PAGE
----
These days, however, because so many releases on modern platforms — particularly Switch — come in the form of limited-press versions, we have a significantly increased likelihood that everyone’s library is going to look a little bit different. And while that might be a bit frustrating for video game collecting completionists, for my money it makes things much more interesting. If I go to visit my friend’s house (observing good social distancing practice, obviously) and look at his Switch shelves, I know that he’s going to have a very different lineup of games to what I have. And I love that.
And limited-press companies aren’t the only way that different people’s video game collecting is likely to be wildly divergent from each another. The rise of the English-speaking South East Asian gaming scene throughout the latter days of the PlayStation Vita and beyond has brought us a variety of games in English that, ten or twenty years ago, we would have never seen localised for the English-speaking market. And there are a lot of releases that are exclusive to this part of the market — usually to avoid having to tussle with the regulatory boards of the region, and to prevent situations like the unfortunately notorious case of Omega Labyrinth Z.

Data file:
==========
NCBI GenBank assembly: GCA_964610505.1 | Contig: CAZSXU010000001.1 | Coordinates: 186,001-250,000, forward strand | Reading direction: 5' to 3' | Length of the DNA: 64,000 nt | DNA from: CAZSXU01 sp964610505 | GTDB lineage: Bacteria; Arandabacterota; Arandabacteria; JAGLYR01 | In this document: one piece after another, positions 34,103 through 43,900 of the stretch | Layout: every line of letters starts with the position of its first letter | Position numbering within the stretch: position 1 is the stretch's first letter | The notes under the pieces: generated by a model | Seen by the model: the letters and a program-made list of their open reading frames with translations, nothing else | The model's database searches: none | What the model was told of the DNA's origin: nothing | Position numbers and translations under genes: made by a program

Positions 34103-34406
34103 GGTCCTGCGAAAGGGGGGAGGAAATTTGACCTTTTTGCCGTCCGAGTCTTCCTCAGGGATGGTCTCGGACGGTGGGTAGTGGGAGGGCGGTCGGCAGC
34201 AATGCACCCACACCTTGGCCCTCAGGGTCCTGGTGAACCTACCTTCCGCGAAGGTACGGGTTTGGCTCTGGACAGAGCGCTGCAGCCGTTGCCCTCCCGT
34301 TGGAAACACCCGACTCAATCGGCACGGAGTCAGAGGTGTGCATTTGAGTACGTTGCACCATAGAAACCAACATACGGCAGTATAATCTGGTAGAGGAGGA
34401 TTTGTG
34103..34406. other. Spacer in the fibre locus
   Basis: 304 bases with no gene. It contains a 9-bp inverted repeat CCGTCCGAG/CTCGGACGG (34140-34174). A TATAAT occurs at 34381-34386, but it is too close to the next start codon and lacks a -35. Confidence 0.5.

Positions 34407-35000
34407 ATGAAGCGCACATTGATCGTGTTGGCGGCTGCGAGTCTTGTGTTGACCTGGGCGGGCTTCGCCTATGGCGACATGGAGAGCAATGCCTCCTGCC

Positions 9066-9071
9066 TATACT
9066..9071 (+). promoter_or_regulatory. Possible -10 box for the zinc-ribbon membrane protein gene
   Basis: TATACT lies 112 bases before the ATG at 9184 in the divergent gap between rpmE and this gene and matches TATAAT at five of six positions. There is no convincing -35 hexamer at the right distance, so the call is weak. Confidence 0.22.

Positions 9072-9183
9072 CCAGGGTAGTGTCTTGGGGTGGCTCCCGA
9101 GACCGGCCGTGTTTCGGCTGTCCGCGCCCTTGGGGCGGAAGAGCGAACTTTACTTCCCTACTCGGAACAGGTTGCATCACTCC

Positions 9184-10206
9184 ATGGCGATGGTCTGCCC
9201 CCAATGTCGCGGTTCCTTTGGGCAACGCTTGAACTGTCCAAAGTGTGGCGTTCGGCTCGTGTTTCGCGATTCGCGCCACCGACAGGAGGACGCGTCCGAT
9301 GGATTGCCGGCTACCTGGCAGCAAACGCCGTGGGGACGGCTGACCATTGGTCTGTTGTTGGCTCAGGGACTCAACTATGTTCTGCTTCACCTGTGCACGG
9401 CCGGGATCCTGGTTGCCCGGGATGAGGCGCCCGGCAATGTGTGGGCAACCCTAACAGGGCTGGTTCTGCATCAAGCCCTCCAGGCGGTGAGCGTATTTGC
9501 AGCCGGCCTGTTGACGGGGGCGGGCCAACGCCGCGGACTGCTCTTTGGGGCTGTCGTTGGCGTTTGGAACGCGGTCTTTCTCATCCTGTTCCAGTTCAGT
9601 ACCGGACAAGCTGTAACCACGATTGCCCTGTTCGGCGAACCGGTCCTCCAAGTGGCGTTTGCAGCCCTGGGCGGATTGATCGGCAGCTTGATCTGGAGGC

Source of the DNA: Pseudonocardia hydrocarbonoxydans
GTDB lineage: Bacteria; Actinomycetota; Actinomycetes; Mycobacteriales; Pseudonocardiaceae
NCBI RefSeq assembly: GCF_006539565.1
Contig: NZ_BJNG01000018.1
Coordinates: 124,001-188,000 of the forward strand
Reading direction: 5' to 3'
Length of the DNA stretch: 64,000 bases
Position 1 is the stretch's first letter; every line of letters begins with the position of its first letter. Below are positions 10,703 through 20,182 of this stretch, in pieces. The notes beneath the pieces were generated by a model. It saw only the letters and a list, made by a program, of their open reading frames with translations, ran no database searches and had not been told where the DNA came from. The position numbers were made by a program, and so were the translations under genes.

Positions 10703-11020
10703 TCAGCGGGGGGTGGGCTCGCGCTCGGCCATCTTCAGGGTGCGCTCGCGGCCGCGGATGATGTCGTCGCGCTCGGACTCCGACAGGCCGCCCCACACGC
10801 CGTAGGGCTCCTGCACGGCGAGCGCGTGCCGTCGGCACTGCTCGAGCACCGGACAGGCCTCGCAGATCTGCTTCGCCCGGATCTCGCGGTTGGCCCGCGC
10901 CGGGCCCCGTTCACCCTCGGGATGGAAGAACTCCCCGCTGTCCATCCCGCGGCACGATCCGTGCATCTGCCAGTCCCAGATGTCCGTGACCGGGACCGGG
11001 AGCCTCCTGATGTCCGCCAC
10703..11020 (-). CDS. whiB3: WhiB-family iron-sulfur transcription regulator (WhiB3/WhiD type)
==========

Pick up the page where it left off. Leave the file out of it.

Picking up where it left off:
Like with limited-press versions of games, you may well find yourself having to pay a little bit more to import Asian English versions of games — but they provide the opportunity to have a boxed copy of a game on your shelf that either isn’t available in your home region at all, or which is digital-only at best. It also helps demonstrate to Asian developers, publishers and localisers that there is an English-speaking market for their games.